INTRODUCTION: TWELVE MEN IN A PRINTING SHOP Strangely, in a city where it seems that on almost every block a famous event or resident is commemorated by a blue and white glazed plaque, none marks this spot. All you can see today, after you leave the Bank station of the London Underground, walk several blocks, and then take a few steps into a courtyard, are a few low, nondescript office buildings, an ancient pub, and, on the site itself, 2 George Yard, a glass and steel high-rise. Nothing remains of the bookstore and printing shop that once stood here, or recalls the spring day more than two hundred years ago when a dozen people--a somber- looking crew, most of them not removing their high-crowned black hats--filed through its door and sat down for a meeting. Cities build monuments to kings, prime ministers, and generals, not to citizens with no official position who once gathered in a printing shop. Yet what these citizens began rippled across the world and we feel its aftereffects still. It is no wonder that they won the admiration of the first and greatest student of what we now call civil society. The result of the series of events begun that afternoon in London, wrote Alexis de Tocqueville, was "absolutely without precedent. . . . If you pore over the histories of all peoples, I doubt that you will find anything more extraordinary." To understand how momentous was this beginning, we must picture a world in which the vast majority of people are prisoners. Most of them have known no other way of life. They are not free to live or go where they want. They plant, cultivate, and harvest most of the earth's major crops. They earn no money from their labor. Their work often lasts twelve or fourteen hours a day. Many are subject to cruel whippings or other punishments if they do not work hard enough. They die young. They are not chained or bound most of the time, but they are in bondage, part of a global economy based on forced labor. Such a world would, of course, be unthinkable today. But this was the world--our world--just two centuries ago, and to most people then, it was unthinkable that it could ever be otherwise. At the end of the eighteenth century, well over three quarters of all people alive were in bondage of one kind or another, not the captivity of striped prison uniforms, but of various systems of slavery or serfdom. The age was a high point in the trade in which close to eighty thousand chained and shackled Africans were loaded onto slave ships and transported to the New World each year. In parts of the Americas, slaves far outnumbered free persons. The same was true in parts of Africa, and it was from these millions of indigenous slaves that African chiefs and slave dealers drew most of the men and women they sold to Europeans and Arabs sailing their ships along the continent's coasts. African slaves were spread throughout the Islamic world, and the Ottoman Empire enslaved other peoples as well. In India and other parts of Asia, tens of millions of farmworkers were in outright slavery, and others were peasants in debt bondage that tied them and their labor to a particular landlord as harshly as any slave was bound to a plantation owner in South Carolina or Georgia. Native Americans turned prisoners of war into slaves and sold them, both to neighboring tribes and to the Europeans now pushing their way across the continent. In Russia the majority of the population were serfs, often bought, sold, whipped, or sent to the army at the will of their owners. The era was one when, as the historian Seymour Drescher puts it, "freedom, not slavery, was the peculiar institution." This world of bondage seemed all the more normal then, because anyone looking back in time would have seen little but other slave systems. The ancient Greeks had slaves; the Romans had an estimated two to three million of them in Italy alone; the Incas and Aztecs had slaves; the sacred texts of most major religions took slavery for granted. Slavery had existed before money or written law. One measure of how much slavery pervaded the world of the eighteenth century is the traffic on the Atlantic Ocean. We usually think of the Atlantic of this period as being filled with shiploads of hopeful white immigrants. But they were only a minority of those carried to the New World. So rapidly were slaves worked to death, above all on the brutal sugar plantations of the Caribbean, that between 1660 and 1807, ships brought well over three times as many Africans across the ocean to British colonies as they did Europeans. And, of course, it was not just to British territories that slaves were sent. From Senegal to Virginia, Sierra Leone to Charleston, the Niger delta to Cuba, Angola to Braziil, and on dozens upon dozens of crisscrossing paths taken by thousands of vessels, the Atlantic was a conveyor belt to early deathhhhh in the fields of an immense swath of plantations that stretched from Baltimore to Rio de Janeiro and beyond. Looking back today, what is even more astonishing than the pervasiveness of slavery in the late 1700s is how swiftly it died. By the end of the following century, slavery was, at least on paper, outlawed almost everywhere. The antislavery movement had achieved its goal in little more than one lifetime. This is the story of the first, pioneering wave of that campaign. Every American schoolchild learns how slaves fled Southern plantations, following the North Star on the Underground Railroad. But England is where the story really begins, and for decades it was where American abolitionists looked for inspiration and finally for proof that the colossally difficult task of uprooting slavery could be accomplished. If we were to fix one point when the crusade began, it would be the late afternoon of May 22, 1787, when twelve determined men sat down in the printing shop at 2 George Yard, amid flatbed presses, wooden trays of type, and large sheets of freshly printed book pages, to begin one of the most ambitious and brilliantly organized citizens' movements of all time. A long chain of events, large and small, led to that meeting. Perhaps the most crucial moment came when Thomas Clarkson, a twenty- five-year-old Englishman on his way to London, paused, dismounted from his horse, and sat down at the roadside, lost in thought. Many months later, he would be the principal organizer of the gathering at George Yard. Red-haired, dressed in black, he was the youngest of those who entered the shop that day, perhaps ducking his head slightly as he came through the doorway, for he was a full six inches taller than the average Englishman of his time. In the years to come, his sixteen-hour-a-day campaigning against slavery would take him by horseback on a thirty-five-thousand-mile odyssey, from waterfront pubs to an audience with an emperor, from the decks of navy ships to parliamentary hearing rooms. More than once people would threaten to kill him, and on a Liverpool pier in the midst of a storm, a group of slave ship officers would nearly succeed. Almost forgotten today, he remains one of the towering figures in the history of human rights. Although we will not meet him until Part II of this book, he is its central character. There are many others as well, most of whom were not at the meeting that day. John Newton was a slave ship captain who would later write the hymn "Amazing Grace." Olaudah Equiano was a resourceful slave who earned his freedom, spoke out for others in bondage, and reached tens of thousands of readers with his life story. Granville Sharp, a musician, pamphleteer, and all-round eccentric, rescued a succession of blacks in England from being returned to slavery in the Americas. A London dandy named James Stephen fled to the West Indies to escape an intricately tangled love life, and then was transformed when some slaves he saw in a Barbados courtroom were sentenced to a punishment he found almost unimaginable. A colleague of his became the only abolitionist leader who ever crossed the Atlantic on a slave ship, taking notes in Greek letters to disguise them from the eyes of prying crewmen. Later in time, another key figure was a Quaker widow whose passionate stand against all compromise helped reignite a movement in the doldrums. And one was the leader of history's largest slave revolt, which defeated the armies of Europe's two most powerful empires. The British abolitionists were shocked by what they came to learn about slavery and the slave trade. They were deeply convinced that they lived in a remarkable time that would see both evils swept from the face of the earth. Like anyone who wages such a fight, they discovered that injustice does not vanish so easily. But their passion and optimism are still contagious and still relevant to our times, when, in so many parts of the world, equal rights for all men and women seem far distant. The movement they forged is a landmark for an additional reason. There is always something mysterious about human empathy, and when we feel it and when we don't. Its sudden upwelling at this particular moment caught everyone by surprise. Slaves and other subjugated people have rebelled throughout history, but the campaign in England was something never seen before: it was the first time a large number of people became outraged, and stayed outraged for many years, over someone else's rights. And most startling of all, the rights of people of another color, on another continent. No one was more taken aback by this than Stephen Fuller, the London agent for Jamaica's planters, an absentee plantation owner himself and a central figure in the proslavery lobby. As tens of thousands of protesters signed petitions to Parliament, Fuller was amazed that these were "stating no grievance or injury of any kind or sort, affecting the Petitioners themselves." His bafflement is understandable. He was seeing something new in history. At times, Britons even seemed to be organizing against their own self-interest. From Sheffield, famous for making scissors, scythes, knives, and razors, 769 metalworkers petitioned Parliament in 1789 against the slave trade. "Cutlery wares . . . being sent in considerable quantities to the Coast of Africa . . . as the price of Slaves--your petitioners may be supposed to be prejudiced in their interests if the said trade in Slaves should be abolished. But your petitioners having always understood that the natives of Africa have the greatest aversion to foreign Slavery . . . consider the case of the nations of Africa as their own." For fifty years, activists in England worked to end slavery in the British Empire. None of them gained a penny by doing so, and their eventual success meant a huge loss to the imperial economy. Scholars estimate that abolishing the slave trade and then slavery cost the British people 1.8 percent of their annual national income over more than half a century, many times the percentage most wealthy countries today give in foreign aid. The abolitionists succeeded because they mastered one challenge that still faces anyone who cares about social and economic justice: drawing connections between the near and the distant. We have long lived in a world where everyday objects embody labor in another corner of the earth. Often we do not know where the things we use come from, or the working conditions of those who made them. Were the shoes or shirt you're wearing made by children in an Indonesian sweatshop? Or by prison labor in China? What pesticides were breathed in by the Latin American laborers who picked the fruit on your table? And do you even know in what country the innards of your computer were assembled? The eighteenth century had its own booming version of globalization, and at its core was the Atlantic trade in slaves and in the goods they produced. But in England itself there were no caravans of chained captives, no whip-wielding overseers on horseback stalking the rows of sugar cane. The abolitionists' first job was to make Britons understand what lay behind the sugar they ate, the tobacco they smoked, the coffee they drank. One thing more makes these men and women from the age of wigs, swords, and stagecoaches seem surprisingly contemporary. This small group of people not only helped to end one of the worst of human injustices in the most powerful empire of its time; they also forged virtually every important tool used by citizens' movements in democratic countries today. Think of what you're likely to find in your mailbox--or electronic mailbox--over a month or two. An invitation to join the local chapter of a national environmental group. If you say yes, a logo to put on your car bumper. A flier asking you to boycott California grapes or Guatemalan coffee. A poster to put in your window promoting this campaign. A notice that a prominent social activist will be reading from her new book at your local bookstore. A plea that you write your representative in Congress or Parliament, to vote for that Guatemalan coffee boycott bill. A "report card" on how your legislators have voted on these and similar issues. A newsletter from the group organizing support for the grape pickers or the coffee workers. Each of these tools, from the poster to the political book tour, from the consumer boycott to investigative reporting designed to stir people to action, is part of what we take for granted in a democracy. Two and a half centuries ago, few people assumed this. When we wield any of these tools today, we are using techniques devised or perfected by the campaign that held its first meeting at 2 George Yard in 1787. From their successful crusade we still have much to learn. If, early that year, you had stood on a London street corner and insisted that slavery was morally wrong and should be stopped, nine out of ten listeners would have laughed you off as a crackpot. The tenth might have agreed with you in principle, but assured you that ending slavery was wildly impractical: the British Empire's economy would collapse. The parliamentarian Edmund Burke, for example, opposed slavery but thought that the prospect of ending even just the Atlantic slave trade was "chimerical." Within a few short years, however, the issue of slavery had moved to center stage in British political life. There was an abolition committee in every major city or town in touch with a central committee in London. More than 300,000 Britons were refusing to eat slave-grown sugar. Parliament was flooded with far more signatures on abolition petitions than it had ever received on any other subject. And in 1792, the House of Commons passed the first law banning the slave trade. For reasons we will see, a ban did not take effect for some years to come, and British slaves were not finally freed until long after that. But there was no mistaking something crucial: in an astonishingly short period of time, public opinion in Europe's most powerful nation had undergone a sea change. From this unexpected transformation there would be no going back. "Never doubt," said Margaret Mead, "that a small group of thoughtful, committed citizens can change the world. Indeed, it is the only thing that ever has." This book is about one such group. Their story is not a simple one, but a ragged and untidy epic that did not unfold in the orderly way they hoped for. It would sprawl across decades and continents, encompassing not just the long Atlantic traffic in slaves and the British slave colonies of the Caribbean, but also threads that stretched to unexpected places as far off as New York, Nova Scotia, and an improbable Utopian colony on the coast of Africa. It would be filled with dashed hopes and wrong turnings. It would become interwoven with great historical currents which, on that afternoon in the George Yard printing shop in 1787, no one foresaw: above all the dreams of equality unleashed by the French Revolution, and a series of ever-larger slave revolts that shook the British Empire and made clear that if the slaves were not emancipated they might well free themselves. The stage on which British slavery lived and at last died was a vast one. We must begin by visiting--through the eyes of future players in the drama of abolition--several corners of that world of bondage which, to a citizen of the eighteenth century, looked as if it would endure for all time. Copyright (c) 2005 by Adam Hochschild. Reprinted by permission of Houghton Mifflin Company. Excerpted from Bury the Chains: Prophets and Rebels in the Fight to Free an Empire's Slaves by Adam Hochschild All rights reserved by the original copyright owners. Excerpts are provided for display purposes only and may not be reproduced, reprinted or distributed without the written permission of the publisher.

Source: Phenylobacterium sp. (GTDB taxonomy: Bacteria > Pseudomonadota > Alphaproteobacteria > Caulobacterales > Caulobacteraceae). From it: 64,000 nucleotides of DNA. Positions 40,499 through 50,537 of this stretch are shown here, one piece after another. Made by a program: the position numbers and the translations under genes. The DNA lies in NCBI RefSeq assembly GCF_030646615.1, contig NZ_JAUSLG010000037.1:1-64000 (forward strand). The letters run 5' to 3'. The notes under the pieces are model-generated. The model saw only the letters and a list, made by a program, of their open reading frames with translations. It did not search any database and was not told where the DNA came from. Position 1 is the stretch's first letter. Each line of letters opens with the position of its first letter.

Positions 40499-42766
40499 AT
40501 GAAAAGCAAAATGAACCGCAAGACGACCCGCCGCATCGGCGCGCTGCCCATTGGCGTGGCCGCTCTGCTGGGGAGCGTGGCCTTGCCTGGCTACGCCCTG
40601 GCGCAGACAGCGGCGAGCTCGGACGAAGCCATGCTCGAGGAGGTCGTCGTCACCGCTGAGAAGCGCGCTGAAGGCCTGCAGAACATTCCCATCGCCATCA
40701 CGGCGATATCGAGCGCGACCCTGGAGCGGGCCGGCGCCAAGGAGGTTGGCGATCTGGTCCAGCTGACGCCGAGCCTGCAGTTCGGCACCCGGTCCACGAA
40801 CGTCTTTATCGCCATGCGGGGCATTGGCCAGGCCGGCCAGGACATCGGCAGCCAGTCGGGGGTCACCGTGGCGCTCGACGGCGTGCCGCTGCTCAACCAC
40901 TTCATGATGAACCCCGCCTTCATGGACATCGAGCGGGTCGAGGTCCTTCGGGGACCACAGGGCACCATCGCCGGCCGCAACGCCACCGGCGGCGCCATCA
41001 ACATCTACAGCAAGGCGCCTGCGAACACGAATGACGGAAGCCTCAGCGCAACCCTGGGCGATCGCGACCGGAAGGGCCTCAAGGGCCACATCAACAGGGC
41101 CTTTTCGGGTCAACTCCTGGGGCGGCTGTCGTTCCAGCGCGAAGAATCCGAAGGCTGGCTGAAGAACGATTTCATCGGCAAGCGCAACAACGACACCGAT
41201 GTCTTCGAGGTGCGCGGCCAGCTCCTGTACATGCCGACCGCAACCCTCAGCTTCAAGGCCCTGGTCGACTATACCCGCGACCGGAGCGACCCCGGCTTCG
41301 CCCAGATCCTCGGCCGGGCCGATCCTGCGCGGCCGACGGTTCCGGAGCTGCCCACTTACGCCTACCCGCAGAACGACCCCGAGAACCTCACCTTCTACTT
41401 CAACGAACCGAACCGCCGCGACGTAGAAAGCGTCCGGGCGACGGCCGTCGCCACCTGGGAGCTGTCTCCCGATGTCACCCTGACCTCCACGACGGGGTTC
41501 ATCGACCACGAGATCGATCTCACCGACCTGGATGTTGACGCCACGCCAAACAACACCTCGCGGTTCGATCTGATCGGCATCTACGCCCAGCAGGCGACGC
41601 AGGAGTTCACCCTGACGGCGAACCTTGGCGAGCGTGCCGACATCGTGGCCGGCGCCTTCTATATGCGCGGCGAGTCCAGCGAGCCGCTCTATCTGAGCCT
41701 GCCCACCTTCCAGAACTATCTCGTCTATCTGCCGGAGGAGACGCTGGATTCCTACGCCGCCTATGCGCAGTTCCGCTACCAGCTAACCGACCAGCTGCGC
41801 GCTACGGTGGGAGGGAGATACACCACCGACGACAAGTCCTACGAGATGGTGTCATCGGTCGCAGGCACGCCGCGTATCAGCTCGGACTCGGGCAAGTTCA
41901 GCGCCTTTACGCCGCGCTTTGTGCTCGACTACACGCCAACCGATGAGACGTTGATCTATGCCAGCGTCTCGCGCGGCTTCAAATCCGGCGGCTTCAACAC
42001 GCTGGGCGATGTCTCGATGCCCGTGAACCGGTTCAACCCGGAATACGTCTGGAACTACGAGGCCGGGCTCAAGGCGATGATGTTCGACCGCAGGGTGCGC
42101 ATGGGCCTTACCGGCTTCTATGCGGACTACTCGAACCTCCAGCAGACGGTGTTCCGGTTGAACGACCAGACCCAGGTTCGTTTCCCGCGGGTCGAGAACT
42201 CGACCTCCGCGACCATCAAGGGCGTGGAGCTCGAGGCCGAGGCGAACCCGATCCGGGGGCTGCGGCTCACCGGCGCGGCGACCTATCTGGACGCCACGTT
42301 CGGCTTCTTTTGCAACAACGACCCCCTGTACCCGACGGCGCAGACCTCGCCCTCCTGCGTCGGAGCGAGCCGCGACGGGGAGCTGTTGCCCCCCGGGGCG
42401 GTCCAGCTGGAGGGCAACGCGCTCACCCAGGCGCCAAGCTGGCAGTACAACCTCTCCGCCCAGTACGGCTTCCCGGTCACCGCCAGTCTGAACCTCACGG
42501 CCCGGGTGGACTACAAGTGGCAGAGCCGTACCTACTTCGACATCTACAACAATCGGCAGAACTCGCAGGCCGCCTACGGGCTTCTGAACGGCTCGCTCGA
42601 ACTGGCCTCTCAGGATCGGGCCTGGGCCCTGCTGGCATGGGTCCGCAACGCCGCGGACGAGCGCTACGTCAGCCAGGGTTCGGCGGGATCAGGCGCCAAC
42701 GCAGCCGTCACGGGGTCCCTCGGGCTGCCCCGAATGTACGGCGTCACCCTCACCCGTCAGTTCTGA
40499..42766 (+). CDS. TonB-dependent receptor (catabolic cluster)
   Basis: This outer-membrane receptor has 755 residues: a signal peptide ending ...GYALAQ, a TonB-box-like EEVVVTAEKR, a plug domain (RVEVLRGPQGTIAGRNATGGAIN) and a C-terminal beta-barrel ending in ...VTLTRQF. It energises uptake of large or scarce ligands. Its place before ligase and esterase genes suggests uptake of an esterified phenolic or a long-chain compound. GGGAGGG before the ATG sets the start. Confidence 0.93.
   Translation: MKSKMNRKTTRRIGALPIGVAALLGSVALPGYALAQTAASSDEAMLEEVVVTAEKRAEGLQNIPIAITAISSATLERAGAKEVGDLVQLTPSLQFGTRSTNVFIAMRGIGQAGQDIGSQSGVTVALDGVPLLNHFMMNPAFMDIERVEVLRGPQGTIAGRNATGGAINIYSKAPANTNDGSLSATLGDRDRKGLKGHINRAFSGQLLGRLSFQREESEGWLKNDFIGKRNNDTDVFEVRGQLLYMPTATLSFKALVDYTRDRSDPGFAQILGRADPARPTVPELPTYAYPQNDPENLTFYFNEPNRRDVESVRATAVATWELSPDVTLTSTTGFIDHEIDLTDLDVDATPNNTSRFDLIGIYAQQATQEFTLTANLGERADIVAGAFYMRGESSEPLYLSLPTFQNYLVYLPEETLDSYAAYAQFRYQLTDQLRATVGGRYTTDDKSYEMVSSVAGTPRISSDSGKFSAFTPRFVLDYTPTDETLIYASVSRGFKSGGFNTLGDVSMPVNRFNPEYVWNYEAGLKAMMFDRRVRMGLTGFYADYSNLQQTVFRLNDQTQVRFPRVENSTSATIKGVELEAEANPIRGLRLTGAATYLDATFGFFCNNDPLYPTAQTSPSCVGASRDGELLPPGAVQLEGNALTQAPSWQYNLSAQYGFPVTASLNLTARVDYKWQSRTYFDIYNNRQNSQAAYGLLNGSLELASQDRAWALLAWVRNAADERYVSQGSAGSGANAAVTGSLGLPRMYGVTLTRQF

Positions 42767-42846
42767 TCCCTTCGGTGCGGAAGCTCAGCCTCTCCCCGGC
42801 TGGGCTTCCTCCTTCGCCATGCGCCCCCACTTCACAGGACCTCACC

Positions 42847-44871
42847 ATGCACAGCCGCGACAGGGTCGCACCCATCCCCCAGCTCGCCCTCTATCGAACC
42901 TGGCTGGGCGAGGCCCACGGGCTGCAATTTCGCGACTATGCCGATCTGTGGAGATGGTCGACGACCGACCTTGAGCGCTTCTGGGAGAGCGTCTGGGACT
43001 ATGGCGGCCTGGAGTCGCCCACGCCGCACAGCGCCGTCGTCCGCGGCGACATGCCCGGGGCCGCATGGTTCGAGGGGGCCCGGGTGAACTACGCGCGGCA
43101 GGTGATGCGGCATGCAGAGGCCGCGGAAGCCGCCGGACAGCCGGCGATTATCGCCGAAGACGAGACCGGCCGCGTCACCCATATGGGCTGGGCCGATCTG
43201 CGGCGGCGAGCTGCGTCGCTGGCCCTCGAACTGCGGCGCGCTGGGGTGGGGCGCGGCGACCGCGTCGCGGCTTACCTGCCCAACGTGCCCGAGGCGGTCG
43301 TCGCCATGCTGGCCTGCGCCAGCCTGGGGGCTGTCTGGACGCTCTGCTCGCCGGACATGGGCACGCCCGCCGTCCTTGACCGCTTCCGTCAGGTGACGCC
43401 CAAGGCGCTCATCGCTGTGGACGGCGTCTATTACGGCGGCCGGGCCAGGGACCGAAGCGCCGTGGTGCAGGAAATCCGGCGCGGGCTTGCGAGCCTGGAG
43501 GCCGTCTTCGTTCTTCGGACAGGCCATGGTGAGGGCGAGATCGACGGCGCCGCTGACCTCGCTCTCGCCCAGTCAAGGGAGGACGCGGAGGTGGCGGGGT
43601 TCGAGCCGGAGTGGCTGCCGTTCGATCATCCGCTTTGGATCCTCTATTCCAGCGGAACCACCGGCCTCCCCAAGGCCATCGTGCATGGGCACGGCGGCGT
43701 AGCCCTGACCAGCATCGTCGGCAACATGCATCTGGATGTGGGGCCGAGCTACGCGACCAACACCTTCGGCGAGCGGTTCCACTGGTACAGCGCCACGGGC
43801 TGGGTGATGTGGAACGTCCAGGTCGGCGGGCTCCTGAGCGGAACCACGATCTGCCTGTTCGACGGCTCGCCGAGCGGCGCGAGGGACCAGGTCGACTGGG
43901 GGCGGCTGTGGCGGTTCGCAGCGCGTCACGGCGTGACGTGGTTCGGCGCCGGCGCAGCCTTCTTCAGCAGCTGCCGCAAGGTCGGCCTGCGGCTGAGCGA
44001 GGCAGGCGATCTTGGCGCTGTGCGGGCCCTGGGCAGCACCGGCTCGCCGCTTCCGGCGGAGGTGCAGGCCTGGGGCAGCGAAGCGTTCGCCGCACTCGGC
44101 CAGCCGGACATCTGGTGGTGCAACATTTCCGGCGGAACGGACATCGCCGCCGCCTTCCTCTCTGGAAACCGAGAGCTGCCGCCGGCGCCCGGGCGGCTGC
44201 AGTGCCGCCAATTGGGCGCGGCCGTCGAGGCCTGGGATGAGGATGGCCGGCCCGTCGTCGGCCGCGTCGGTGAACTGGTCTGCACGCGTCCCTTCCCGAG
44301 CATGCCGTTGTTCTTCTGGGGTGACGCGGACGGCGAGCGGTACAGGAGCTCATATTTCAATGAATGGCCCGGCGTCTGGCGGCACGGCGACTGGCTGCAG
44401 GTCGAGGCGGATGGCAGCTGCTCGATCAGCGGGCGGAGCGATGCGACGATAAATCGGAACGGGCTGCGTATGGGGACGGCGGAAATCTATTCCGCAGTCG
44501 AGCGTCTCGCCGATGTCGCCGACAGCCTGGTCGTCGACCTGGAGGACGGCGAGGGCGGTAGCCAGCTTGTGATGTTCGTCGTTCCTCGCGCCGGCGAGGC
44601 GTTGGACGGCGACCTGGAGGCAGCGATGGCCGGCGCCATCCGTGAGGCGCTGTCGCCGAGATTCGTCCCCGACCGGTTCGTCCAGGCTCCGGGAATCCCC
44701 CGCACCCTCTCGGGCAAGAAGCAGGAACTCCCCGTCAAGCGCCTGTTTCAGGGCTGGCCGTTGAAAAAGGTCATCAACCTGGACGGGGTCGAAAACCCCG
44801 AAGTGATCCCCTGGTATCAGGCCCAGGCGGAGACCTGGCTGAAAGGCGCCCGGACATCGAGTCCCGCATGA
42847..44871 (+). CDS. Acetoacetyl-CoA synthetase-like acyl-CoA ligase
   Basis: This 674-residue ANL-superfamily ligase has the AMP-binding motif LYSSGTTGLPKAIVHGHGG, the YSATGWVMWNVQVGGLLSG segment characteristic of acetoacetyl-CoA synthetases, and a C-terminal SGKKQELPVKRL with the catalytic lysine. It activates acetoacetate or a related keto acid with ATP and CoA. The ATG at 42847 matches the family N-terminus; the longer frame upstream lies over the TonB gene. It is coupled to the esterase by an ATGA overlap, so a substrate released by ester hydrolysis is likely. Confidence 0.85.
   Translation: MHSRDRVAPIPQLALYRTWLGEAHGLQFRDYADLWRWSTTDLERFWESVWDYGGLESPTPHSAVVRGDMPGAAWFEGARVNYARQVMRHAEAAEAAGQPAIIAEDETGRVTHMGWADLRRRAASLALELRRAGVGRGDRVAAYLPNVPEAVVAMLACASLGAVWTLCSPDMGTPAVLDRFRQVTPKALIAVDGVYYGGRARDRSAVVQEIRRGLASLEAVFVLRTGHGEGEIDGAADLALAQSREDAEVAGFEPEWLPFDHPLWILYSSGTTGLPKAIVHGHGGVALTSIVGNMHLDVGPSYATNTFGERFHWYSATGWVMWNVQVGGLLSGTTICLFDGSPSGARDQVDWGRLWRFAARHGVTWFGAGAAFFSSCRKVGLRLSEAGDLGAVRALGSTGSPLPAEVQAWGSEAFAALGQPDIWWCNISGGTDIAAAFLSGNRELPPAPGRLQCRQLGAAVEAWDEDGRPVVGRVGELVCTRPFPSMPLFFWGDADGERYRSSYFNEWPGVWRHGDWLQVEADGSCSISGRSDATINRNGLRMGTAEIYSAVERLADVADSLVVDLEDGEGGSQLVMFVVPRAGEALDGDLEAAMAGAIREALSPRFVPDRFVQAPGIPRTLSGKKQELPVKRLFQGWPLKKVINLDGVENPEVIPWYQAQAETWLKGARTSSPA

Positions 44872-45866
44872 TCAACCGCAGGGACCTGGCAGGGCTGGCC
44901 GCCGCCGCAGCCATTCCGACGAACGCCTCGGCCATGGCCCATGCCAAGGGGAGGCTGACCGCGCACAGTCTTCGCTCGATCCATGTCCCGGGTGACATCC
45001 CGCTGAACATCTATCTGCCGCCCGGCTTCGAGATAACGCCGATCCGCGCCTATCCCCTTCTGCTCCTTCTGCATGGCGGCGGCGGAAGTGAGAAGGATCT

Table of Contents

Introduction: Twelve Men in a Printing Shopp. 1
Part I World of Bondage
1 Many Golden Dreamsp. 11
2 Atlantic Wandererp. 30
3 Intoxicated with Libertyp. 41
4 King Sugarp. 54
5 A Tale of Two Shipsp. 69
Part II From Tinder to Flame
6 A Moral Steam Enginep. 85
7 The First Emancipationp. 98
8 "I Questioned Whether I Should Even Get Out of It Alive"p. 106
9 Am I Not a Man and a Brother?p. 122
10 A Place Beyond the Seasp. 143
11 "Ramsay Is Dead - I Have Killed Him"p. 152
Part III "A Whole Nation Crying with One Voice"
12 An Eighteenth-Century Book Tourp. 167
13 The Blood-Sweetened Beveragep. 181
14 Promised Landp. 199
15 The Sweets of Libertyp. 213
16 High Noon in Parliamentp. 226
Part IV War and Revolution
17 Bleak Decadep. 241
18 At the Foot of Vesuviusp. 256
19 Recoats' Graveyardp. 280
20 "These Gilded Africans"p. 288
Part V Bury the Chains
21 A Side Windp. 299
22 Am I Not a Woman and a Sister?p. 309
23 "Come, Shout o'er the Grave"p. 333
Epilogue: "To Feel a Just Indignation"p. 355
Appendix Where was Equiano Born?p. 369
Source Notesp. 373
Bibliographyp. 409
Acknowledgmentsp. 428
Indexp. 432